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Mathematics and Religion - Templeton Press

Buy with confidence, excellent customer service!. Seller Inventory n. Javier Leach. Publisher: Templeton Press , This specific ISBN edition is currently not available. View all copies of this ISBN edition:. Richer insight into the nature and quality of wholth might be appropriately understood as the consummation of that intercourse.

The "embryonic" forms of wholth which have already become apparent may even be regretted as "abortive" -- cognitive "miscarriages" of various kinds. Engagement with society : This conclusion is consistent with the relative inability of both mathematics and theology to engage effectively with the experiential conditions of people at this time and with the problematic condition of society.

Both religion and science are increasingly challenged to justify themselves -- faced respectively with anti-religious and anti-science arguments. These controversies are exacerbated by the current challenges of religion to science and of science to religion, through forms of intercourse that are a credit to neither cf. Knowledge Processes Neglected by Science , Despite the specific nature of their appeal to quite distinct audiences, it is clear that, separately or together, they have little "new thinking" to offer in authentic response to the challenges of the times.

Succinctly stated, religion calls upon people to "have faith" and to "believe", ironically echoing the style of increasingly empty appeals by government authorities. Science mathematics selectively promotes its narrow discoveries, ignoring many of the more fundamental problems of connectivity faced by society as being "too complex". People are expected to marvel at the exploration of Mars by the few, and to ignore rising levels of poverty, conflict, unemployment, depression, and the like -- as experienced by the many. Ironically neither is able reframe disagreement creatively.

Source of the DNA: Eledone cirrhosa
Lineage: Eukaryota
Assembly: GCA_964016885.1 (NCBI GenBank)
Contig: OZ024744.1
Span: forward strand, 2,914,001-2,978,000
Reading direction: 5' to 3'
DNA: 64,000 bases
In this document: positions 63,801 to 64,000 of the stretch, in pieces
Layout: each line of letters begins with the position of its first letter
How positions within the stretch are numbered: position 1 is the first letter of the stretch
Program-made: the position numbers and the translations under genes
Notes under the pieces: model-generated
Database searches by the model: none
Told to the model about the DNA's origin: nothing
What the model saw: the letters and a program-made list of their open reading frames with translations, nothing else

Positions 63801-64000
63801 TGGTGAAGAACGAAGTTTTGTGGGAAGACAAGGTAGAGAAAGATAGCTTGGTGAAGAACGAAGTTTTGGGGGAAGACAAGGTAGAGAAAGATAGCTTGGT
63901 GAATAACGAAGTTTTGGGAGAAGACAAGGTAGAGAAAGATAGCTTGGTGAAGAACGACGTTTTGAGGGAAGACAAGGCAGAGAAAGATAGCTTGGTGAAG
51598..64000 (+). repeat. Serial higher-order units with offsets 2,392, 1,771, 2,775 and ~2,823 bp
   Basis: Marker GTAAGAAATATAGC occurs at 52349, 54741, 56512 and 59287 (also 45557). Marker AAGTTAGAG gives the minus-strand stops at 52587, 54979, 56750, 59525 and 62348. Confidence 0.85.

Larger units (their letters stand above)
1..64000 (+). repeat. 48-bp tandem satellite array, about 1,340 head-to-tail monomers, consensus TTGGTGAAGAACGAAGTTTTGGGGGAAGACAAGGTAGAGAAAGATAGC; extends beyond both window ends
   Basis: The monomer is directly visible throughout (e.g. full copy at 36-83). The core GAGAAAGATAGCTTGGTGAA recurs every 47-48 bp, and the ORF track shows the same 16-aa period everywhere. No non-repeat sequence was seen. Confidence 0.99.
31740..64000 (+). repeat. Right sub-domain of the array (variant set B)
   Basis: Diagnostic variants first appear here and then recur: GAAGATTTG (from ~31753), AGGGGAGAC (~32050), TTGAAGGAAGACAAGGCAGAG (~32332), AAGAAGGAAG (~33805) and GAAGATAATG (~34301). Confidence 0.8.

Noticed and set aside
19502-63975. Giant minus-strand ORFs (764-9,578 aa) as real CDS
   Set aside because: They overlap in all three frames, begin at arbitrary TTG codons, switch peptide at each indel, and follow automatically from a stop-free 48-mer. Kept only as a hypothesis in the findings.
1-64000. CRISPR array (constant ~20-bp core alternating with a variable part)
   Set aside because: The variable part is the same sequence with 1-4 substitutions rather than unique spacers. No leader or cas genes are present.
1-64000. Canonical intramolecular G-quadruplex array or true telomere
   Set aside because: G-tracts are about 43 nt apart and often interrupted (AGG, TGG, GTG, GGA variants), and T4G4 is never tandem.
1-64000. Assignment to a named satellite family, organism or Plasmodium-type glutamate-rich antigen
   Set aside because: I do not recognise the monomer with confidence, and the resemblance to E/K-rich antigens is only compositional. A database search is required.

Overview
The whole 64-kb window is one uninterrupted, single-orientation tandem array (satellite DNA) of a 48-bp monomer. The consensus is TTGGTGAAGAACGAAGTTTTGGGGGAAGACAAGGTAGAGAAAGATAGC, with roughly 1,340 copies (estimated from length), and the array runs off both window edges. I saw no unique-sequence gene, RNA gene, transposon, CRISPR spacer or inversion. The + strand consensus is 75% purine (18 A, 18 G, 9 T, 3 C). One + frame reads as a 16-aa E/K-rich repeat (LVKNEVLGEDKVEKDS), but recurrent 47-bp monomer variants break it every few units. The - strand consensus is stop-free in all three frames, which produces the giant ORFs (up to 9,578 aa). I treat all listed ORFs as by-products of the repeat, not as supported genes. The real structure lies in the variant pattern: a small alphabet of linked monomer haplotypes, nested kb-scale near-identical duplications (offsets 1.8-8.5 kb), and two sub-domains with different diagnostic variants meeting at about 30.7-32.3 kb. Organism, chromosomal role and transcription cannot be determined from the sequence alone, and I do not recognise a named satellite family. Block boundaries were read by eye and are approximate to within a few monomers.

People do believe often despite religion and they do marvel often despite science , but experience of wholth is seemingly relatively rare. The offerings of " integral thinkers ", as notably cultivated by integrative studies, appear also to call for "belief", if only under pressure from their adherents and despite the challenge of communicating their insights meaningfully. Self-reflexivity : Curiously, from a psychosocial perspective, religious priesthoods bear a strange resemblance to the priesthoods of mathematics. Schools of thought and "denominations" may be distinguished in each case -- each with their "high priests" and dubious dynamics.

There are characteristic quarrels between them and amongst their members. These are treated as irrelevant to their larger undertakings and ambitions.

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Both initiatives are both essentially non-self-reflexive, with the exception of the preoccupation of isolated schools of thought in each case with their own difficulties. They are equally non-self-reflexive regarding the fragmentation of their disciplines. Put bluntly again, it is appropriate to ask, in each case, why it is they are unable to "get their act together" -- irrespective of their inability to engage fruitfully in intercourse with each other.

More fundamentally, given the integrative perspectives of each, how is it that they are unable to address these issues and fail to frame them as a fundamental challenge to the framing of their worldviews? In the case of religions, this is evident both with respect to failure in response to their violently schismatic tendencies and with respect to the inadequacies and tokenism of interfaith discourse.

In the case of mathematics, it is appropriate to ask whether mathematics has any sense of the order which its preoccupations represent, as discussed separately Towards a periodic organization of the Mathematics Subject Classification , Why would that be? Conceptual gerrymandering : There is a sense in which both religion and science have a blinkered view of wholeness -- a form of indulgence in tunnel vision.